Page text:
5 Reasons to Work With an Editor on Your Self-Published Book

Now more than ever, authors are choosing to self-publish their work. With massive industry shifts — like the rise of ebooks and the decline of local bookstores — self-publishing has become a legitimate option. 

But with many authors now handling the printing and distribution of their own books, it can seem tempting to take a DIY approach with editing, too. 

And hey, I get it! As a freelancer, I’ve learned to become a jack-of-all-trades, juggling my website design, accounting, book-keeping, and more (in addition to my actual client work). I know that money is tight, and that hiring a contractor is often a pricey endeavour.

But when you’re putting a book out into the world, there are still many good reasons to consider hiring an editor. Here are just five:

1. Self-published authors don’t typically have access to an editor, which is a standard part of the traditional publishing process.

There’s something to be said for by-passing many aspects of the traditional publishing process, but the author-editor relationship is one of the most crucial. 

Having someone to collaborate with on an in-depth level is truly invaluable. Whether for catching typos, errors, stylistic inconsistencies, or formatting issues, editors can help you tighten up all aspects of your writing. Skipping that step altogether can seriously hinder the quality of your book. 

2. The need for copyediting and proofreading is very real.

Perhaps the most important role of an editor is to polish and perfect your work. Hiring a professional can give you peace of mind to know that your writing is free from errors before it goes to the printer. 

There are many types of editors — copyeditors, stylistic editors, and proofreaders, to name a few. Some editors perform all three functions, while others will focus on just one. No matter who you choose to work with, it’s imperative that you cover all areas.

You’ll need someone to scan your work, line-by-line, for technical errors; you’ll need someone to ensure that your writing style is (relatively) consistent; you’ll need someone to ask hard-hitting thematic questions. 

Copyeditors in particular are also responsible for re-writing sections as needed. Having someone fully re-write sections of your book that need work can save you hours of headaches. 

Hiring an editor will give you that added layer of expertise, ensuring that the book you self-publish is truly ready for publication.

3. It’s always helpful to get a second set of eyes on your work.

Look — nobody knows everything, no matter how good of a writer they are. Everyone brings a unique perspective to a piece of writing, which is informed by their personal experiences, literary tastes, and general opinions.

For example, maybe you’ve written a poem about a controversial subject, but haven’t given much thought to how certain phrases might be perceived by others. If you get an editor to read your poem, they can help you develop better ways to explain your point of view.

There’s also value in working with someone who has a different taste in literature than you. If you’re a concise writer, it’s useful to note where you could stand to expand upon certain concepts. Or, if you’re a lengthy writer, it’s useful to note where you could stand to trim certain lines.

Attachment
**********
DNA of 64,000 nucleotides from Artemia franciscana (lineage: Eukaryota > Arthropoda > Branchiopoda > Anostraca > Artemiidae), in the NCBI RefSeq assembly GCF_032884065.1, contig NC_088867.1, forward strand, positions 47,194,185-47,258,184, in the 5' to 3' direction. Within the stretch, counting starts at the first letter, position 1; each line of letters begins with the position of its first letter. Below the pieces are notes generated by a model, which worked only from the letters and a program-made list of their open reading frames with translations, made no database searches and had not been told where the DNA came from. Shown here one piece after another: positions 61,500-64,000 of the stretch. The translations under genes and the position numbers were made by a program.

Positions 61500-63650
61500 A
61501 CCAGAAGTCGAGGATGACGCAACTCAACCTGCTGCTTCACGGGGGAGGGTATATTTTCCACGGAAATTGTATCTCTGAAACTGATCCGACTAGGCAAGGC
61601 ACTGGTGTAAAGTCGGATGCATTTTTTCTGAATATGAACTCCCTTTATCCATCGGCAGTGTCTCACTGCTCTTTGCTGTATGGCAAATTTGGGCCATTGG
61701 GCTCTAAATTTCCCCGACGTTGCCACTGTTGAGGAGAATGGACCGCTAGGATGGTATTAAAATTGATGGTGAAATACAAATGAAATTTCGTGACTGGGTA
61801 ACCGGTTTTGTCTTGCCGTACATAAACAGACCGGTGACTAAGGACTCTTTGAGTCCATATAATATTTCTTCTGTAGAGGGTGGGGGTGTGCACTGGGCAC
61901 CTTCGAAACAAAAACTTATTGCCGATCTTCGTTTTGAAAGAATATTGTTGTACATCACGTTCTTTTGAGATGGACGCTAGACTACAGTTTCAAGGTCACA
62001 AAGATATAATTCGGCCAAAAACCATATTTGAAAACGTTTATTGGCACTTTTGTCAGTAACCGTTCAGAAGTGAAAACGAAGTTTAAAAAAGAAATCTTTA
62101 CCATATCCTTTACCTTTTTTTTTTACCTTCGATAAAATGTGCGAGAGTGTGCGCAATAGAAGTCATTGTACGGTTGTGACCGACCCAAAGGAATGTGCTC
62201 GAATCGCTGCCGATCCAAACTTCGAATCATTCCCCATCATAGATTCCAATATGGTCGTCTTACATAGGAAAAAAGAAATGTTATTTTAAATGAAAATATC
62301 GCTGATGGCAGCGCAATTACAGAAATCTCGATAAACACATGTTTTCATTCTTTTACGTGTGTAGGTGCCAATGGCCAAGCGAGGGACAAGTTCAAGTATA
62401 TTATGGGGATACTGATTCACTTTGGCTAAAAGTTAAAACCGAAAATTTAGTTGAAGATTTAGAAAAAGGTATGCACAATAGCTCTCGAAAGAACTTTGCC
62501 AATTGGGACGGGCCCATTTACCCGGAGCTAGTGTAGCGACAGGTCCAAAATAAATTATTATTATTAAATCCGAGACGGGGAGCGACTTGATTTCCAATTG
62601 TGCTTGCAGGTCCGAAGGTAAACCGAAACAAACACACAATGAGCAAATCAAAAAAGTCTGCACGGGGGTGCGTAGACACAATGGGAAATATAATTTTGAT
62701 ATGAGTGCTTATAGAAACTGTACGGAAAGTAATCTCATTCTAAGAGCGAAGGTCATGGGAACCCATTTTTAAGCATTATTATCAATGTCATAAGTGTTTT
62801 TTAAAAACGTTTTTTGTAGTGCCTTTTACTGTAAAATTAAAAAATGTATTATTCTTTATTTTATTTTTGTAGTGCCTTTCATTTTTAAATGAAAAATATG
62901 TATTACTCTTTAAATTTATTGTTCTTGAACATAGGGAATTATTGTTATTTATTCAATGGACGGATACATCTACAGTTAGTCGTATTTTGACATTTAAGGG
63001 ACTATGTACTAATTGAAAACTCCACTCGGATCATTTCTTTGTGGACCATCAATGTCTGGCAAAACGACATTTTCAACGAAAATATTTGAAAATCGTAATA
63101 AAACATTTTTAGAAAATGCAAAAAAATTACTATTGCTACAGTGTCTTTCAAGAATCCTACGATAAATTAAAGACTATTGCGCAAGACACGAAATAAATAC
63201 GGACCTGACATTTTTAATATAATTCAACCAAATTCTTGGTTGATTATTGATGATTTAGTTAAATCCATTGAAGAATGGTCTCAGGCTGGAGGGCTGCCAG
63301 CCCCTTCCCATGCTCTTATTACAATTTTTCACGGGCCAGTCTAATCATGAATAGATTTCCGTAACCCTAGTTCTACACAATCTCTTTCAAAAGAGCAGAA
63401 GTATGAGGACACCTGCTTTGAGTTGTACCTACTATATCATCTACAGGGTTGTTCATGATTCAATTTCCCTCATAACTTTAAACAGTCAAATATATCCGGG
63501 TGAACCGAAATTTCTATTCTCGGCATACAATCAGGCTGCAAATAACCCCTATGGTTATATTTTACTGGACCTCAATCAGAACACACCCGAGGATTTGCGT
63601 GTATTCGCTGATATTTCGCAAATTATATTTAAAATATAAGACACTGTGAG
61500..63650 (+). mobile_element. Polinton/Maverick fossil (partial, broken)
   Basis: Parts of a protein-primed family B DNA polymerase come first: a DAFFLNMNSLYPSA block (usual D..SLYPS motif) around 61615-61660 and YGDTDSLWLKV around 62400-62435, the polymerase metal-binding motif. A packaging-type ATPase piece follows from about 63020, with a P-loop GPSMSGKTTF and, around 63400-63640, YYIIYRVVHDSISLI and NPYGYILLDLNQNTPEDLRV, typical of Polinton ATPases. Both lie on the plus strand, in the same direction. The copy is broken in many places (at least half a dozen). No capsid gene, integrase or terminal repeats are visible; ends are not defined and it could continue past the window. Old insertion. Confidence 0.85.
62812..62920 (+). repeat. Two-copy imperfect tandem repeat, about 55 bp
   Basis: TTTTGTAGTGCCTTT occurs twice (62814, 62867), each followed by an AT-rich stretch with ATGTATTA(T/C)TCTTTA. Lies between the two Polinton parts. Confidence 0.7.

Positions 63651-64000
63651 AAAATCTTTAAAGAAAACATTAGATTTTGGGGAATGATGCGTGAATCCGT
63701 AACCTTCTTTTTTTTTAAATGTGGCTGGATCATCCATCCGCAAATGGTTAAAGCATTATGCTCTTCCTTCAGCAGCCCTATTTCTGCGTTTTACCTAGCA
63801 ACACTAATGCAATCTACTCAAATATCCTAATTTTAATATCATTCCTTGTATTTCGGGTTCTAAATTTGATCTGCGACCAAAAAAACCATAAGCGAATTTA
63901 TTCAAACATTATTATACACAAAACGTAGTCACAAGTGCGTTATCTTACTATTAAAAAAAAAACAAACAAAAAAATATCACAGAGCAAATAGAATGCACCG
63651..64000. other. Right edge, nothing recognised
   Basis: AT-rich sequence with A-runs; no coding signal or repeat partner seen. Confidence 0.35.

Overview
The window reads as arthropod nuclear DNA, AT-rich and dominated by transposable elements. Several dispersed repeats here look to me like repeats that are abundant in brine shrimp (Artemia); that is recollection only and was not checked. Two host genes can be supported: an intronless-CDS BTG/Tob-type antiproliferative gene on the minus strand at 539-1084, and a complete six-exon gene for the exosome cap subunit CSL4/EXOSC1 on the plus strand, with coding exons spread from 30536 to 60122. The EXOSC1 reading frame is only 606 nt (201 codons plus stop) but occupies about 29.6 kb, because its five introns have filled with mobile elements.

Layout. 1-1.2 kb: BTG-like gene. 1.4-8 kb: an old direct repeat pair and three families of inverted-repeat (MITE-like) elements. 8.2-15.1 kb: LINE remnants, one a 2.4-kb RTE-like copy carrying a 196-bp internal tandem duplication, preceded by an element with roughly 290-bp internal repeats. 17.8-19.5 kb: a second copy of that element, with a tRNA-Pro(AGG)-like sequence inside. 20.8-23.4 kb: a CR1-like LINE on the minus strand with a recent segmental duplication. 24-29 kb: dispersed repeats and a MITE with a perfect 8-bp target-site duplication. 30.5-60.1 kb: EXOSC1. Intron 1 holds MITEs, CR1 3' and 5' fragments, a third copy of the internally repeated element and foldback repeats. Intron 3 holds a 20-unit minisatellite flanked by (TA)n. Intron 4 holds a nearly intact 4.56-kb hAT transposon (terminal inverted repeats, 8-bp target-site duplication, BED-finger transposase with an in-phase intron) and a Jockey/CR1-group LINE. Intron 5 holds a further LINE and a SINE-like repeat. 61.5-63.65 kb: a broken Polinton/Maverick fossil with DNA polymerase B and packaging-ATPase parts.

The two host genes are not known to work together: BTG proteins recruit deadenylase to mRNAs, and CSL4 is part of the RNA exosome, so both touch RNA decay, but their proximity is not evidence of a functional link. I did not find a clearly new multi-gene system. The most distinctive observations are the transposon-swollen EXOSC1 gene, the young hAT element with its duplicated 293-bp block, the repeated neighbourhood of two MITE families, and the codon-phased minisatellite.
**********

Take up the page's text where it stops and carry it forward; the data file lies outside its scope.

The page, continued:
At the end of the day, a piece of writing belongs to its readers — not its author. Getting outside feedback can help ensure that your book comes across just the way you want it to.

4. Many editors are happy to give general industry advice.

I can’t speak for everyone, but in my own work as an editor, I’m always happy to provide general industry advice to my clients. Even after I’ve finished work on a particular project, I still keep in touch with my authors to answer general questions they have about the publishing world (at no additional fee). 

In this way, hiring an editor involves far more than just procuring copyediting or proofreading services — your editor will likely become one of your main contacts in the industry. We don’t just correct your spelling and grammar; we’re there to consult with and bounce ideas off of. 

And especially these days — during the pandemic — making new contacts in the literary world is a serious challenge. Literary events like poetry readings, writing workshops, and book launches have been mostly cancelled. Hiring an editor is a more streamlined way to meet others in the publishing industry.

[Note: Make sure you understand of your editor’s policies/rates of pay. Some editors may charge per-hour for additional consulting. Get those terms set clearly before signing a contract!]

5. Working with an editor can make the book-writing process feel far less isolating.

As I’ve covered briefly in past articles, the process of writing a book can seem isolating. And especially as a self-published author, it’s easy to lose sight of how collaborative the entire process should feel.

Connecting with an editor allows you to feel more plugged into the literary world, which makes the process of publishing your own book seem more like a team effort. Yes, as the author, this is yourbook, but getting outside help can make your unique voice even more powerful. Your work is worth investing in!

Conclusion

As you can see, there are many reasons to consider hiring an editor when self-publishing a book. At the very least, if you can’t afford to hire someone, ask for feedback from your family and friends. But at the end of the day, it pays to ask a professional.

And if you’re seeking an editor for your next project, be sure to drop me a line! I’m accepting new clients, so I’d be happy to talk next steps with you.

Even if you’re not looking for an editor, you can always subscribe to the Writing Advice blog. Following the blog gives you access to free, weekly content about becoming a professional author.

Happy writing (and editing)!

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